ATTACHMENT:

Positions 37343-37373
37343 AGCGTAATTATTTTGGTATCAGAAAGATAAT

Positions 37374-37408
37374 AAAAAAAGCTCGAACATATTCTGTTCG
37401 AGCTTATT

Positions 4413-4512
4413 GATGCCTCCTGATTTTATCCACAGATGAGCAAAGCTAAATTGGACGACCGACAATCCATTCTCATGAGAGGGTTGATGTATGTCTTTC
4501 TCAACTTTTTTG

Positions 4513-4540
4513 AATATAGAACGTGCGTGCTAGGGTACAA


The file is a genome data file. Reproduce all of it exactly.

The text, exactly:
Positions 37343-37373
37343 AGCGTAATTATTTTGGTATCAGAAAGATAAT

Positions 37374-37408
37374 AAAAAAAGCTCGAACATATTCTGTTCG
37401 AGCTTATT

Positions 4413-4512
4413 GATGCCTCCTGATTTTATCCACAGATGAGCAAAGCTAAATTGGACGACCGACAATCCATTCTCATGAGAGGGTTGATGTATGTCTTTC
4501 TCAACTTTTTTG

Positions 4513-4540
4513 AATATAGAACGTGCGTGCTAGGGTACAA